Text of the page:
Today’s Solutions: September 22, 2023

In the summer months, many of us are of two minds: we’re dying to keep it cool, but we’re also dying not to spend too much on electricity. Not only that, many of us don’t want to overload our town’s power grid during the summer, so we’re turned to AC alternatives. 

As it turns out, not only are these effective, but you can take up to 80 percent of the load off of your air-conditioning unit. 

A study from the University of Oregon examined data from a 2021 heatwave and found that a combination of shading and natural ventilation did wonders to keep apartments out of the danger zone. And they did this without AC. 

“In the Pacific Northwest, where we get such cool night air, we have an amazing climate for passive cooling,” says Alexandra Rempel, a building scientist at the University of Oregon who led the study. “And we should take advantage of it.”

In 2021, a massive heat wave across Washington and Oregon was devastating to people living in homes designed to keep in rather than out. The University of Oregon researchers used 2021 data from cities like Eugene, Portland, and Seattle and ran simulations in a hypothetical west-facing, two-bedroom apartment with different cooling strategies.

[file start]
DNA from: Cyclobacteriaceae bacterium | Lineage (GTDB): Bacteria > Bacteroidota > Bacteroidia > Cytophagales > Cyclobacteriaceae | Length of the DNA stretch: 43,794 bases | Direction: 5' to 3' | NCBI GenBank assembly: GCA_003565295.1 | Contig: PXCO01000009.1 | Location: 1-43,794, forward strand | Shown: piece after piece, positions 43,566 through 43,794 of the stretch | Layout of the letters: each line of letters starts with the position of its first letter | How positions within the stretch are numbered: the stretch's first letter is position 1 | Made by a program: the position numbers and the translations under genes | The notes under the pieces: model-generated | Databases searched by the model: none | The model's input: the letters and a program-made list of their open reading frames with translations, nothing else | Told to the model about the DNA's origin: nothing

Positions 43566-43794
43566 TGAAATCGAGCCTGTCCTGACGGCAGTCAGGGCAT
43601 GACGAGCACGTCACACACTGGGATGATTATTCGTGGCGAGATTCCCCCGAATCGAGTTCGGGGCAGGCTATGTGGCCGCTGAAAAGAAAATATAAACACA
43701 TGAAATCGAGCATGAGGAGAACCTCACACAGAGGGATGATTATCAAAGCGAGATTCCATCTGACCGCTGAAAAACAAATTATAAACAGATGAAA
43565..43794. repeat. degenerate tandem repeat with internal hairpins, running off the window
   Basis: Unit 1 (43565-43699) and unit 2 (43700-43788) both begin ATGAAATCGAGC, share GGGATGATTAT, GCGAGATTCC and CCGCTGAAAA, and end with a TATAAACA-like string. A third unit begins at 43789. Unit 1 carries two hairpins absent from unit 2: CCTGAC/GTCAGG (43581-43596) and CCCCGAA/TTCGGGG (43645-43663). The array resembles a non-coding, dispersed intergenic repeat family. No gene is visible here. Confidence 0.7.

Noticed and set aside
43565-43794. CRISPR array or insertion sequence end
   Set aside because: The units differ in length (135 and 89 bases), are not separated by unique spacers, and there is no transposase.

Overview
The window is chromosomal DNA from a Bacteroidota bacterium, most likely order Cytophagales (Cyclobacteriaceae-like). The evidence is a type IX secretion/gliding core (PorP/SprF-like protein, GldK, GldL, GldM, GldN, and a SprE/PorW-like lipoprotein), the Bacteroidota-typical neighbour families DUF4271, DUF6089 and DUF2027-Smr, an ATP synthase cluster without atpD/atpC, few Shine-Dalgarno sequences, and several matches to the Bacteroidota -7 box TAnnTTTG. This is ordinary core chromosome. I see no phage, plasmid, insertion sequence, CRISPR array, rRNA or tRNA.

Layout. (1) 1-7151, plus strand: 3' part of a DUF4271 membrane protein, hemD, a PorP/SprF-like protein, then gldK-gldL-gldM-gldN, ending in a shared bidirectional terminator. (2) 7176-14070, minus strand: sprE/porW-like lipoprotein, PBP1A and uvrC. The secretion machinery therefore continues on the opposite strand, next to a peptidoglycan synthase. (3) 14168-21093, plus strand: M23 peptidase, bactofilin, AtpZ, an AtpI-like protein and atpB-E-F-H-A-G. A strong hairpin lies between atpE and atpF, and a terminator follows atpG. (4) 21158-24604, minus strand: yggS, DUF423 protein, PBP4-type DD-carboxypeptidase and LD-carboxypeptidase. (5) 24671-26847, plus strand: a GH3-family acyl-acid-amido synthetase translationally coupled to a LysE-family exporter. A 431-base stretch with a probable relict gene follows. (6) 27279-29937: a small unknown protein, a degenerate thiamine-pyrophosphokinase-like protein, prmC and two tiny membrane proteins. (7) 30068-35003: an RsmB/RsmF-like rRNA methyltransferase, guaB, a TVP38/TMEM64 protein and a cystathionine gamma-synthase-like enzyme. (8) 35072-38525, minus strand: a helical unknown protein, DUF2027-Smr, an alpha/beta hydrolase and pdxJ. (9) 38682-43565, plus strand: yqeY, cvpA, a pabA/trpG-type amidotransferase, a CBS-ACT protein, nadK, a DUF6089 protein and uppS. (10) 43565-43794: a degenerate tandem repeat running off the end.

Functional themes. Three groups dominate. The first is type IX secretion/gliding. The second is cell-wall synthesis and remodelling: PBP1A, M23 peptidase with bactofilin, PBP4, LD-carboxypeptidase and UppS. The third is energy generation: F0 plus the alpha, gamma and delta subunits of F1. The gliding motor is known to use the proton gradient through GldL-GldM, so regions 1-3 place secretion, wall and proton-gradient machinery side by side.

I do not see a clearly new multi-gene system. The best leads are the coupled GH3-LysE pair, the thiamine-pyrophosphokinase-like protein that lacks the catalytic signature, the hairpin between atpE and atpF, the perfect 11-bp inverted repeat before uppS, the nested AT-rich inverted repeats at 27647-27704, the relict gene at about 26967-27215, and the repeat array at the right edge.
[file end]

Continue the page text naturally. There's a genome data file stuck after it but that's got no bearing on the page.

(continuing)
They found that open windows were a game-changer. Even opening them for a little bit each day was enough to keep homes out of the danger zone. Using a combination of techniques, the researchers found, could make even triple-digits in the Northwest surprisingly livable.

It sounds obvious, but the effects of simple measures like closing the blinds, awnings outside windows and doors, and fans circulating air were the difference between a working and a broken AC unit. Not only that, but the lesser strain on AC leaves an opportunity for other developments. 

“It helps keep AC demand within the reach of renewable energy sources,” says Rempel. 

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